Reliable and efficient infrastructure is essential for growth and poverty reduction. It lowers production and transactions costs, increases private investment, raises productivity, and removes economic bottlenecks. The demand for infrastructure and other services is huge but investments have not matched needs.
As the development paradigm evolves, urbanization and national fiscal constraints are placing new emphasis on sub-national entities to provide or finance infrastructure and other public services. Decentralization assigns new prominence to three types of sub-national entities: local governments, public utilities/SOEs, and the development finance institutions that fund them. Sub-national entities have broader mandates and responsibilities but they may not be able to fulfill them where there are weak financial and management capabilities, evolving regulatory environments, or thin local capital markets.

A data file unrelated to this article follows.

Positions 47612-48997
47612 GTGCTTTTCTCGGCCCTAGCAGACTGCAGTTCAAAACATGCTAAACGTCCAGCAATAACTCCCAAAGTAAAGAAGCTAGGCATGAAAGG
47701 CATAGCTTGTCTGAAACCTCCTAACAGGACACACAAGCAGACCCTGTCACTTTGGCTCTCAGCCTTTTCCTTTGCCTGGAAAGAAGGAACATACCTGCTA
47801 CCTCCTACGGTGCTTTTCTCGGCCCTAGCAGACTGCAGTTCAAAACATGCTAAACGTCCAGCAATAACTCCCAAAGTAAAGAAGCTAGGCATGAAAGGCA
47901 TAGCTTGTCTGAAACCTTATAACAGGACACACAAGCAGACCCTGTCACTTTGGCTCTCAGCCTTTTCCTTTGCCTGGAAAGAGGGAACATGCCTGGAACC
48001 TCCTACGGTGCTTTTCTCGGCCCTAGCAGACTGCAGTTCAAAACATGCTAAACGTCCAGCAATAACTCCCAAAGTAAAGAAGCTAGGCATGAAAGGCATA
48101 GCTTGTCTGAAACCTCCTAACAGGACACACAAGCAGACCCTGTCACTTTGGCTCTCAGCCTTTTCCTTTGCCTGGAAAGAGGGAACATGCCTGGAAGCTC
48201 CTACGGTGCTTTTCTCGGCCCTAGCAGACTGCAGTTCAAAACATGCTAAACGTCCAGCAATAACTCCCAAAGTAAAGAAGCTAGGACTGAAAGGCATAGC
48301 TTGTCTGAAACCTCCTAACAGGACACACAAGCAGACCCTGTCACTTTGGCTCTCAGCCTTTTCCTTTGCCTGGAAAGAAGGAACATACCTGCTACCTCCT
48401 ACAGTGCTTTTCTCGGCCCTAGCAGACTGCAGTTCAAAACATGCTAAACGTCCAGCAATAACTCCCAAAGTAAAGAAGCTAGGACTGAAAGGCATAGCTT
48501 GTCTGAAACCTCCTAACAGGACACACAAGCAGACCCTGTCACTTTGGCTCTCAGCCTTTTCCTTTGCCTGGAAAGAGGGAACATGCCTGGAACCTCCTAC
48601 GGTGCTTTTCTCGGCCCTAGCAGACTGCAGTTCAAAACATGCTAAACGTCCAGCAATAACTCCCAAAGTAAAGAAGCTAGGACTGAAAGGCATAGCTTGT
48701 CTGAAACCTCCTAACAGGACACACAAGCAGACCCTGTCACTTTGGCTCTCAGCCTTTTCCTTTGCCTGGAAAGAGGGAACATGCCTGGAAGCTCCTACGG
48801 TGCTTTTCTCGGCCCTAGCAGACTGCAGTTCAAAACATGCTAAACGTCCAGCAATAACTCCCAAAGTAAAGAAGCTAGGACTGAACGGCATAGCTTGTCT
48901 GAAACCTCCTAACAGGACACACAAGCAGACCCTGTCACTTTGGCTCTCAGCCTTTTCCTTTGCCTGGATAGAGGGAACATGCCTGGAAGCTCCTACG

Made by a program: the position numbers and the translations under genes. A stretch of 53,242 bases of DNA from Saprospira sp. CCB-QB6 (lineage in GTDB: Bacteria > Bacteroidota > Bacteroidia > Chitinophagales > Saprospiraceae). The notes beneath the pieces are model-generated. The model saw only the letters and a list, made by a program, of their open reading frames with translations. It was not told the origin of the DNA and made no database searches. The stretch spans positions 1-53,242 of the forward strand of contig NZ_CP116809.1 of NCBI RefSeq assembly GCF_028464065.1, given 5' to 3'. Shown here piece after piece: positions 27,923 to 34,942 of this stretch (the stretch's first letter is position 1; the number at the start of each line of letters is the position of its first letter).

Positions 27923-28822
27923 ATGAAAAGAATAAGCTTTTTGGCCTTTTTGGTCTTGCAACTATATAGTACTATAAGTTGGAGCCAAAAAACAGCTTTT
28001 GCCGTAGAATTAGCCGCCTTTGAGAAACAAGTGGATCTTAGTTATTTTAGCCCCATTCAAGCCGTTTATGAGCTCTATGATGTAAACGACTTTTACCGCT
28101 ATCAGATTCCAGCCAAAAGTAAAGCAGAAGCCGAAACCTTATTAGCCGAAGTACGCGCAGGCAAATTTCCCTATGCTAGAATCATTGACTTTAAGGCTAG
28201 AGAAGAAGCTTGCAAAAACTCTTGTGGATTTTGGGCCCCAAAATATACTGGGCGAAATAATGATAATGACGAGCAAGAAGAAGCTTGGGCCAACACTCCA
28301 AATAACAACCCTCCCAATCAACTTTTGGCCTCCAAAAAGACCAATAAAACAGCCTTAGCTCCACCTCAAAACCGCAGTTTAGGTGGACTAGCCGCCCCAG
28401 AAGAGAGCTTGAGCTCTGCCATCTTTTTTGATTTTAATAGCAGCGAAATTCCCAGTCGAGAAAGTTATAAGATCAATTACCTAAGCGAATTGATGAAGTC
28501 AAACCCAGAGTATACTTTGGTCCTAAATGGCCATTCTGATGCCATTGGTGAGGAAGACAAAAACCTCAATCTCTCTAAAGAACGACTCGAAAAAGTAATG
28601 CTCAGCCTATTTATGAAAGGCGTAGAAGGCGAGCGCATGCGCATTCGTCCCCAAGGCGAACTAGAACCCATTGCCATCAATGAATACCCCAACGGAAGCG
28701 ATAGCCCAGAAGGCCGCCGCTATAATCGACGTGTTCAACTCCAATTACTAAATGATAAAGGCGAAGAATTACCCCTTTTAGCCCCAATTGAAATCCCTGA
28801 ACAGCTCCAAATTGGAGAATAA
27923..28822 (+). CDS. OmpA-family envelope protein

NEW UPDATE: KNOWLEDGE VIDEOS
Check out these three videos from Au Courant on Financing Cities, which covers both public and private financial sources.